With hundreds of different varieties and flavors, wine has a little something to offer everyone! From crisp to full-bodied wines, and regions to grape varietals, there's a lot to learn. But today, let's dive into the world of dry white wines and how to differentiate them from their peers.
How Are Dry White Wines Made?
A dry wine has little to no residual sugar. We aren’t scientists, but in short, grape juice and yeast undergo a fermentation process after being crushed and pressed from grapes. To create dry wines, the winemaker allows the fermentation process to leave a dry wine with a small amount of residual sugar, usually four grams of sugar per liter of wine.
In addition to having less residual sugar, dry wines also differentiate from sweet wine due to added sugar. After fermentation, some winemakers add sugar to formulate their desired flavor profile. While it might be added to sweeten wine, sugar can also increase the wine's alcohol content. The latter is known as 'capitalization,' which is more prevalent in colder wine regions where grapes ripen more slowly.
Do I Drink Dry White Wines, or Do I Cook with Them?
You can do both! The main distinction between cooking wine and drinking wine is the alcohol content. Cooking wine is reasonably high because most of its alcohol burns off while cooking.
Additionally, cooking wine adds salt and a few other preservatives that are not found in your average drinking wine. While cooking wines can be either white or red, you will find that they are more commonly red wine.
What Should I Look for in a Dry White Wine?
Dry wines include a little less than 1% sugar per liter. Particular sub-categories within dry wines include medium-dry or slightly sweet wines.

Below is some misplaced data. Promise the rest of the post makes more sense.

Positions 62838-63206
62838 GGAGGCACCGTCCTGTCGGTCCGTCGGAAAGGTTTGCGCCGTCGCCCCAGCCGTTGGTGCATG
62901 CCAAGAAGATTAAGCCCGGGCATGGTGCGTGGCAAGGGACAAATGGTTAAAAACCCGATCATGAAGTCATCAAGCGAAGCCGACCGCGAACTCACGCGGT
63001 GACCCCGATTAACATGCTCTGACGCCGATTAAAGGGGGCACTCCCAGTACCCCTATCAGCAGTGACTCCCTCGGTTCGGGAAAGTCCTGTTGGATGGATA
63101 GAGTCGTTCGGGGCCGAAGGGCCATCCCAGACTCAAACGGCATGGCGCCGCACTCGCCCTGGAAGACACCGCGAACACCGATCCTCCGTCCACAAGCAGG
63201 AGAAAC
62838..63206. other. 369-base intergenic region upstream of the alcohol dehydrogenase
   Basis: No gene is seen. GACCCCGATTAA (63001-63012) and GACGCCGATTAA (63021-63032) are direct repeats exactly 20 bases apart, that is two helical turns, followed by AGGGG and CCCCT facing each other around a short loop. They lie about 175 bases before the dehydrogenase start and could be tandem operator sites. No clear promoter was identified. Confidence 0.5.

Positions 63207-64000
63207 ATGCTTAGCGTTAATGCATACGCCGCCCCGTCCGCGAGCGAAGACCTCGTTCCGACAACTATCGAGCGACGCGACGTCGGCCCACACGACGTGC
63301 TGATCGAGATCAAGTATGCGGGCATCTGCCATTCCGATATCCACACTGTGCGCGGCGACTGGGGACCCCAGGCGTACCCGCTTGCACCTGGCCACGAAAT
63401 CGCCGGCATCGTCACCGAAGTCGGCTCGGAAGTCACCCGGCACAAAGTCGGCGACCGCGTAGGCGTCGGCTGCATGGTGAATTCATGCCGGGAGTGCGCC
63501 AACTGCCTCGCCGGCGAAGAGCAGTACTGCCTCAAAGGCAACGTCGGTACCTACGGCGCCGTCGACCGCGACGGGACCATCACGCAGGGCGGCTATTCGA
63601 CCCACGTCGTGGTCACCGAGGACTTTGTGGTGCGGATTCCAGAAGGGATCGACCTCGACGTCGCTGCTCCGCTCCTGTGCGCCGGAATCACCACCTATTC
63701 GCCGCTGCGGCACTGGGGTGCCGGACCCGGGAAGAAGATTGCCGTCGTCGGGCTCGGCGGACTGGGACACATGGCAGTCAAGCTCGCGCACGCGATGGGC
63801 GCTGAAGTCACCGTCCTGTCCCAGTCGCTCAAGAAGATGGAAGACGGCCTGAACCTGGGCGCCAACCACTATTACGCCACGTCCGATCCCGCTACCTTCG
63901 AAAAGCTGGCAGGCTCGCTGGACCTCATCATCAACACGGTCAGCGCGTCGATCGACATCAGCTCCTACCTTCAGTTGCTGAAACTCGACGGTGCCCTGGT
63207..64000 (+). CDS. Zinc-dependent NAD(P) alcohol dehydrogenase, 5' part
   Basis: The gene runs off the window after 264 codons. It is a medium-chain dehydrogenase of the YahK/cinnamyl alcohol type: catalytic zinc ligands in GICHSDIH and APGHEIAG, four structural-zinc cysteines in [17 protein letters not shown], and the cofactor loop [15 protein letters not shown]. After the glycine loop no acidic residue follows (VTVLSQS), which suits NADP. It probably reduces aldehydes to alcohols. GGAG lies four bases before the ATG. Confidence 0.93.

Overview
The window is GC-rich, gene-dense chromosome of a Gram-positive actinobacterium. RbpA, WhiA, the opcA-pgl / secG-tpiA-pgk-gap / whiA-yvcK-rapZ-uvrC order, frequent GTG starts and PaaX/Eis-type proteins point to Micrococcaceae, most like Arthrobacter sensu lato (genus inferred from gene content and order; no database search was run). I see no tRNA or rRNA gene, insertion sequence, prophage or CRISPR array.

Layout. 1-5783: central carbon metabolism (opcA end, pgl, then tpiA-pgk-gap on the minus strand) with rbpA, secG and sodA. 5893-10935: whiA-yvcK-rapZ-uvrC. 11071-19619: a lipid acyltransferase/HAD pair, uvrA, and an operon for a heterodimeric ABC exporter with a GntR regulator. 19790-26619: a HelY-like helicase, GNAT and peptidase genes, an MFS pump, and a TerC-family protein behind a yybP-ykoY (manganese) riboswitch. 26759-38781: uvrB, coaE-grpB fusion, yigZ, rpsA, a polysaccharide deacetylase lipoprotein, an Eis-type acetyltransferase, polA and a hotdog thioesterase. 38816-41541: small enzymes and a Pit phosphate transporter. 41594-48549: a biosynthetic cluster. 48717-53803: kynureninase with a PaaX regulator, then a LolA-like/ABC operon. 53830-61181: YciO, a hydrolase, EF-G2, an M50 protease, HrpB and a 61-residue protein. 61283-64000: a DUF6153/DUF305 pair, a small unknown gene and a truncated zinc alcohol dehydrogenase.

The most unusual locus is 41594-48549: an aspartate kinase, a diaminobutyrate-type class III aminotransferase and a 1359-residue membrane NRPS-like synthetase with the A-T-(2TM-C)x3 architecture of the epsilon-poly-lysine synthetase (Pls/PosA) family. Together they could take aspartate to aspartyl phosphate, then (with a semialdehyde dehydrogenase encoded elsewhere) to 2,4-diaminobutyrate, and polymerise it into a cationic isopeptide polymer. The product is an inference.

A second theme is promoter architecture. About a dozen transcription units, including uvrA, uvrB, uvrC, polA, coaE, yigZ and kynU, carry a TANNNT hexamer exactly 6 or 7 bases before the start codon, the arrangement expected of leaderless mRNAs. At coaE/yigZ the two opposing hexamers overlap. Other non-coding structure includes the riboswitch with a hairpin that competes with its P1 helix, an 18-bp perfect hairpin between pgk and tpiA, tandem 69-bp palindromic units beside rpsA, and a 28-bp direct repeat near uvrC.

Dry white wine is an easy way to add a zesty flavor to the blandest of dishes. Its high acidity and citrus fruit flavors, such as nectarines, make it perfect to sip on all year round!
Because dry wines go through the entire fermentation process, they often have high alcohol content. However, it is essential to note that just because a wine is high in alcohol does not mean it is dry. Instead, some sweet dessert wines are high in alcohol and incredibly sweet due to adding sugar or other ingredients, such as brandy.
What Are the Most Popular Dry White Wines?
Dry white wines range from a pepper-tinged Grüner Veltliner to Chablis from France with its hints of tropical fruits like mango and pineapple. While all dry white wines deserve to be popular, the top dry white wines are Sauvignon Blanc, Pinot Grigio, Pinot Blanc, and Semillon.
The best wine for both sipping and cooking, Sauvignon Blanc is crisp and very dry. Known for its herbaceous flavor, this Sauvignon Blanc is well balanced with acidity.
While grown worldwide, Sauvignon Blanc's major growing regions include Bordeaux, Chile, New Zealand, the Loire Valley, Germany, Australia, Argentina, South Africa, Austria, and California.
Also known as Grauburgunder, Pinot Grigio is recognized for its fruit flavors like lime, pear, honeysuckle, and green apple. Sometimes Pinot Grigio can have a faint honey note due to the Pinot Grigio Grape used. Pinot Grigio is often less sweet than Chardonnay and Pinot Noir due to its high acidity. Pinot Gris Grapes are found in the vineyards of Burgundy but are found in all regions of the new world!